At the lower end of Armstrong Township along the river is another short stretch of wonderfully fertile land extended from the Pennsylvania railroad bridge to Sylvan Dell. The lower farm was originally owned by John Gibson, one of the best known and well beloved men in this section of Pennsylvania, and one of the most enterprising of his day. He was not only a successful farmer, but a progressive man in all lines of material development. He was one of the first directors of the Loyalsock Turnpike Company and also an active spirit in the building of the first bridge over the Susquehanna River in Lycoming County on the site of the present Market Street Bridge.


One of the earliest improvements in Lycoming county at an early day was the Loyalsock turnpike, which crosses the mountain through Loyalsock gap and has its beginning in Armstrong Township. Until only a few years ago it was a toll road with a gate at the top of the mountain. It was built originally as a short cut from Williamsport to Northumberland and was followed by the old stage coaches. It is interesting to consider, in this age of lightning express trains, automobiles, motorcycles and flying machines, what a trip to Northumberland, only forty miles distant, meant in the days of the stage coach. The first line from Williamsport was started August 25, 1809. Its schedule and rates were as follows:


Leave Williamsport Friday morning at 4 o’clock A.M., arrive at Northumberland at 6 o’clock P.M. Start from Northumberland at 5 o’clock A.M. and arrive at Williamsport at 7 o’clock P.M. Fare, one way $2.25. Way passengers six cents per mile. Fourteen pounds of baggage free.”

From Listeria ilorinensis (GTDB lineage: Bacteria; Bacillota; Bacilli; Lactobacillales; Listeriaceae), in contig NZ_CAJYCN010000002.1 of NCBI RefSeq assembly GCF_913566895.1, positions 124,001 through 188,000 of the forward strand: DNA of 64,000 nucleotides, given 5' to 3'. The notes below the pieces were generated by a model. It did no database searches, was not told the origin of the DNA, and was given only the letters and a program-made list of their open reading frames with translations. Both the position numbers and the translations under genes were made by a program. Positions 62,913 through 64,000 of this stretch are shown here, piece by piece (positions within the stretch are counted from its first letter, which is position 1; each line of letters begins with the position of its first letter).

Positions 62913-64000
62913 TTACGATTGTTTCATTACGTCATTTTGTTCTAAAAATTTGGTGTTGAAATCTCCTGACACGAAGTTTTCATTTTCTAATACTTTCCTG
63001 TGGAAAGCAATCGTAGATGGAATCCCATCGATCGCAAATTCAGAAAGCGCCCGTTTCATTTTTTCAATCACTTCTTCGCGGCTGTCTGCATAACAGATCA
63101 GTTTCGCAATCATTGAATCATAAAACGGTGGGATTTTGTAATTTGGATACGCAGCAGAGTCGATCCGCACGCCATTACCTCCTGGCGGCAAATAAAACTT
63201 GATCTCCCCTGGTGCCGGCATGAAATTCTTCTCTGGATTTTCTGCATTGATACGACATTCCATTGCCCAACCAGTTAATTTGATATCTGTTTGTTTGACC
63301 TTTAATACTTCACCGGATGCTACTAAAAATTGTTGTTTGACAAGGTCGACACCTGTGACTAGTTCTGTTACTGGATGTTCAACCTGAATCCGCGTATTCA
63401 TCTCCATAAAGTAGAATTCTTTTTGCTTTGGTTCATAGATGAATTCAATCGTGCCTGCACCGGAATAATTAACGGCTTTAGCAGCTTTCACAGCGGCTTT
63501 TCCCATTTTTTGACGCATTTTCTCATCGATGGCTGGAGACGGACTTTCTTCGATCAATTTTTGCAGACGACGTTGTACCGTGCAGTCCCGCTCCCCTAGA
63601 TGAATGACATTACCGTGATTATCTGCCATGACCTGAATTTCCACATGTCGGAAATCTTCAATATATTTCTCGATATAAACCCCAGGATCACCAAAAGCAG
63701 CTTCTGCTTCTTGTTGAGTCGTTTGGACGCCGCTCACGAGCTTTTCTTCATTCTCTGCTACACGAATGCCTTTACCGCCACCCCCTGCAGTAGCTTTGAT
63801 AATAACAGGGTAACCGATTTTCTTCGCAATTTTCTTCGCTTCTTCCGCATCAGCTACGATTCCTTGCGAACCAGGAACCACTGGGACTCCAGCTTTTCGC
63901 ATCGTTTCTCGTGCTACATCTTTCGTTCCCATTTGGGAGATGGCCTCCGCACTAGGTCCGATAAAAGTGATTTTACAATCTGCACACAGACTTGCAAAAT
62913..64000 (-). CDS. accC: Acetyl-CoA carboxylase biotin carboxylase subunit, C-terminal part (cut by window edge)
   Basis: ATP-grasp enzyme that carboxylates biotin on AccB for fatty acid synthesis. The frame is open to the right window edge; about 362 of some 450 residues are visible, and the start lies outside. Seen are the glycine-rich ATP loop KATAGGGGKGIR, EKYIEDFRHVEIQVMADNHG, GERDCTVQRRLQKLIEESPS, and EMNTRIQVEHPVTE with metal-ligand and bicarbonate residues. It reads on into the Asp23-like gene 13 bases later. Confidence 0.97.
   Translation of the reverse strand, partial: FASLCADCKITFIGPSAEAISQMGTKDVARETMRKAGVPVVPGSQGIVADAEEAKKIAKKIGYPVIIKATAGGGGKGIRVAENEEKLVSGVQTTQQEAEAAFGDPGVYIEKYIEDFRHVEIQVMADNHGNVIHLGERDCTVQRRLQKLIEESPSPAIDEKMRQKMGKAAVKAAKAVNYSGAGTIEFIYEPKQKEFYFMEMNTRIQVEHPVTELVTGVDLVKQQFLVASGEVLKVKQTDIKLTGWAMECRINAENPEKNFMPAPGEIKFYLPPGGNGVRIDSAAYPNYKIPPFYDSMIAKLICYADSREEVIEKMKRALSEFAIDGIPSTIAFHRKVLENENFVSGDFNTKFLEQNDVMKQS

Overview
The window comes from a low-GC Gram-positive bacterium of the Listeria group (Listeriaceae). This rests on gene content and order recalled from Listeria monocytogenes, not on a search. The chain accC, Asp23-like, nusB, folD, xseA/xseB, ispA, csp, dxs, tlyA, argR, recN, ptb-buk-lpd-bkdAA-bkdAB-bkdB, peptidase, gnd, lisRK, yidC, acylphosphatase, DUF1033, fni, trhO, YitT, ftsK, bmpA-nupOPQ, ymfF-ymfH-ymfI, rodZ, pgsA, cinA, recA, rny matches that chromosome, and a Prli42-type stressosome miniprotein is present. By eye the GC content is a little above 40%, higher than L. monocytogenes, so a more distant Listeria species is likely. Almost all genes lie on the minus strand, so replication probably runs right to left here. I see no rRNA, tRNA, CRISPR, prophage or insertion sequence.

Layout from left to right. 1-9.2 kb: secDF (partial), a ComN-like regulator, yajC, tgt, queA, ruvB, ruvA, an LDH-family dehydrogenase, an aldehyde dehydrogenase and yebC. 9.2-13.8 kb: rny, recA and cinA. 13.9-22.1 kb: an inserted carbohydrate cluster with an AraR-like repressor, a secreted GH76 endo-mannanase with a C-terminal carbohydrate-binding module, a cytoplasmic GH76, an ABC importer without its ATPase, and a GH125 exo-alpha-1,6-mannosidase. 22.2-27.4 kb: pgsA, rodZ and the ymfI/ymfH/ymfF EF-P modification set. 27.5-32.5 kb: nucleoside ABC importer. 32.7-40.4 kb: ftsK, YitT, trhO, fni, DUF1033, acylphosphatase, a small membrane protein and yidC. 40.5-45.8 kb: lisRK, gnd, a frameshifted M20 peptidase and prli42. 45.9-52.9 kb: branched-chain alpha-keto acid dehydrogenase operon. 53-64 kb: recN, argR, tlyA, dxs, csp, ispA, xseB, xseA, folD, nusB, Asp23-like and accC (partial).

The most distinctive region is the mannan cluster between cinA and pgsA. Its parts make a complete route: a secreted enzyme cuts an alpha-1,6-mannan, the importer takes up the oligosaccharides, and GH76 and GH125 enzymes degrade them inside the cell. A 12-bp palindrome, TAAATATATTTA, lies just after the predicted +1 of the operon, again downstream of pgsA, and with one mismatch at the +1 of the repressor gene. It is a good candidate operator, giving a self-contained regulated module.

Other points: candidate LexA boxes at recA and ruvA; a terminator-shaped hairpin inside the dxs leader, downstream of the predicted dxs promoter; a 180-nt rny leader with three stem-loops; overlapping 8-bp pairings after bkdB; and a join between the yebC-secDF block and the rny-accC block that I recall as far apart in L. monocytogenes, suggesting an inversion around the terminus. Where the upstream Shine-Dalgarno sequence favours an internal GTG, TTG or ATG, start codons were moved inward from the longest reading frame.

There is another important place within the limits of Armstrong Township, as it is at present constituted, and that is Sylvan Dell, the well known summer resort. It is located at the base of the mountain, near the river on the south side, and has become quite famous as a breathing place during the hot summer months. A number of Williamsport people own cottages at Sylvan Dell, where they spend a part of the heated period, and it is also reached by steamboats from Williamsport during the season.


The balance of Armstrong Township is almost entirely mountain land and yet one is surprised in traversing it to see how productive some of these mountain farms have become under the careful management of the sturdy Germans that own them. Soe one has said that Andrew Carnegie would have grown rich if he were placed on a desert island with no company but himself, and this is measurably true. But is is just as certain that some of the rugged German farmers, such as dwell in the mountainous parts of Armstrong Township, could raise crops on an asphalt pavement.


Volume One, pp. 223-226.